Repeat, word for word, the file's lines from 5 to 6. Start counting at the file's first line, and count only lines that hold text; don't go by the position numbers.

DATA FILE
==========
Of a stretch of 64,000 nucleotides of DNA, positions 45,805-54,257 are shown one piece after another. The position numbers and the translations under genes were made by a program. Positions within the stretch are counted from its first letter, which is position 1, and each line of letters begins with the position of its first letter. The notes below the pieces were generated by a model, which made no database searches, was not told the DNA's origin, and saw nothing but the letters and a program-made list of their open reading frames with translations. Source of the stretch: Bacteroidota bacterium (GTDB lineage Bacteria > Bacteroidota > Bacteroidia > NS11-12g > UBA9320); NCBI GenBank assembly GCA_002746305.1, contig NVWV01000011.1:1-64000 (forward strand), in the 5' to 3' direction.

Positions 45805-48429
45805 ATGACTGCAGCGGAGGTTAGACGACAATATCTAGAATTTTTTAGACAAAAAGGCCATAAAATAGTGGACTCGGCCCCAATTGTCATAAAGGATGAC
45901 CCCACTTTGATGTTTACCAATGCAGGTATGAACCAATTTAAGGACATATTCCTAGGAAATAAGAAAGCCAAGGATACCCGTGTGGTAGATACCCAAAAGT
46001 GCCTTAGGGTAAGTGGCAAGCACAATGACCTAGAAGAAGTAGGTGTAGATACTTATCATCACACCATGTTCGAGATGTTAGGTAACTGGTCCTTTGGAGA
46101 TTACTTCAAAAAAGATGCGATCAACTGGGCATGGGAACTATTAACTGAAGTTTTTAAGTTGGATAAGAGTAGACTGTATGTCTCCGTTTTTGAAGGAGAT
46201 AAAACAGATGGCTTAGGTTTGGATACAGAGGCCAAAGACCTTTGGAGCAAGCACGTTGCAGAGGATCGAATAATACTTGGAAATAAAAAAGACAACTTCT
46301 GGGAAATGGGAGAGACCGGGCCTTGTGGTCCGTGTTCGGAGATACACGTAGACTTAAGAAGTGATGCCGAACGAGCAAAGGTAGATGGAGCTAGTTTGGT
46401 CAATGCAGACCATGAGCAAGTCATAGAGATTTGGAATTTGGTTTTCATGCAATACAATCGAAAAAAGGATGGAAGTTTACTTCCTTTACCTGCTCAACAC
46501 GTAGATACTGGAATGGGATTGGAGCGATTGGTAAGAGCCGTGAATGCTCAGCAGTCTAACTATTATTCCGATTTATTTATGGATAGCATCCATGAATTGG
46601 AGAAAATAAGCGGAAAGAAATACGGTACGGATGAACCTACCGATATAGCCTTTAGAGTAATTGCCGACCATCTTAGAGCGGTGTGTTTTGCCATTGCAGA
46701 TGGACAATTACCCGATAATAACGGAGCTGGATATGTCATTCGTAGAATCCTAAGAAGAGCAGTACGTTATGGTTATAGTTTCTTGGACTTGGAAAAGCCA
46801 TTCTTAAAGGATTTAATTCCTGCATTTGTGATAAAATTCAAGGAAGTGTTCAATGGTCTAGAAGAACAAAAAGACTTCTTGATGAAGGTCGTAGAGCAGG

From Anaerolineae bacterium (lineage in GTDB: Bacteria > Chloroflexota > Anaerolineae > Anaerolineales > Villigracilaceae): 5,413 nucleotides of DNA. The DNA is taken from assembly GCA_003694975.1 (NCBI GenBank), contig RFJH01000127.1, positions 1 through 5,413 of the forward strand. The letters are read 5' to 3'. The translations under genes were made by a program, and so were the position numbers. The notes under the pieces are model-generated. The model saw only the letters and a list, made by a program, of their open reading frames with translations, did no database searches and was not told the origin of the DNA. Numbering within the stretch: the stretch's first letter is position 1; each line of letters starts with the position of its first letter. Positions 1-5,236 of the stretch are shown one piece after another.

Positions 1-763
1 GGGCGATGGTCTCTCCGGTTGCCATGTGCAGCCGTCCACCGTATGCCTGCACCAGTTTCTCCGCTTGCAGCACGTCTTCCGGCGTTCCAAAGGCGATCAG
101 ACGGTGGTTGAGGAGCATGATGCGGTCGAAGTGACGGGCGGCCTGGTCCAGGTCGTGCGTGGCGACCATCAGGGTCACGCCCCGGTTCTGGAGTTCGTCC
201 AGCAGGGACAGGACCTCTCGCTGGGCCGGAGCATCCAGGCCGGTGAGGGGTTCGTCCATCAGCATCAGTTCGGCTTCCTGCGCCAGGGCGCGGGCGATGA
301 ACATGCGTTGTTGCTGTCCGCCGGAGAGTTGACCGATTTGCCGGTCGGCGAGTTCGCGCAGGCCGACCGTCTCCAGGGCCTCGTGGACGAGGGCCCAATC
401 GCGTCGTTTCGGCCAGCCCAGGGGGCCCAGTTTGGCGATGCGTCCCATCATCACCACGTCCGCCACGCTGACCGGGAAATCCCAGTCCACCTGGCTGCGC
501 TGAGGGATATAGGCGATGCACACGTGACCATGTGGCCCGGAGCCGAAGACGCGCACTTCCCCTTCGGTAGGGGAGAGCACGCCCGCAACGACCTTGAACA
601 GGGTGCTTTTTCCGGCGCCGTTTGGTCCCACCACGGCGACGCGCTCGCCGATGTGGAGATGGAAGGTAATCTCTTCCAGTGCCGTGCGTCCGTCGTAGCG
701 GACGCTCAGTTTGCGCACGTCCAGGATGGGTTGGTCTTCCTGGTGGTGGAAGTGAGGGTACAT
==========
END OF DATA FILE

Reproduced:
46001 GCCTTAGGGTAAGTGGCAAGCACAATGACCTAGAAGAAGTAGGTGTAGATACTTATCATCACACCATGTTCGAGATGTTAGGTAACTGGTCCTTTGGAGA
46101 TTACTTCAAAAAAGATGCGATCAACTGGGCATGGGAACTATTAACTGAAGTTTTTAAGTTGGATAAGAGTAGACTGTATGTCTCCGTTTTTGAAGGAGAT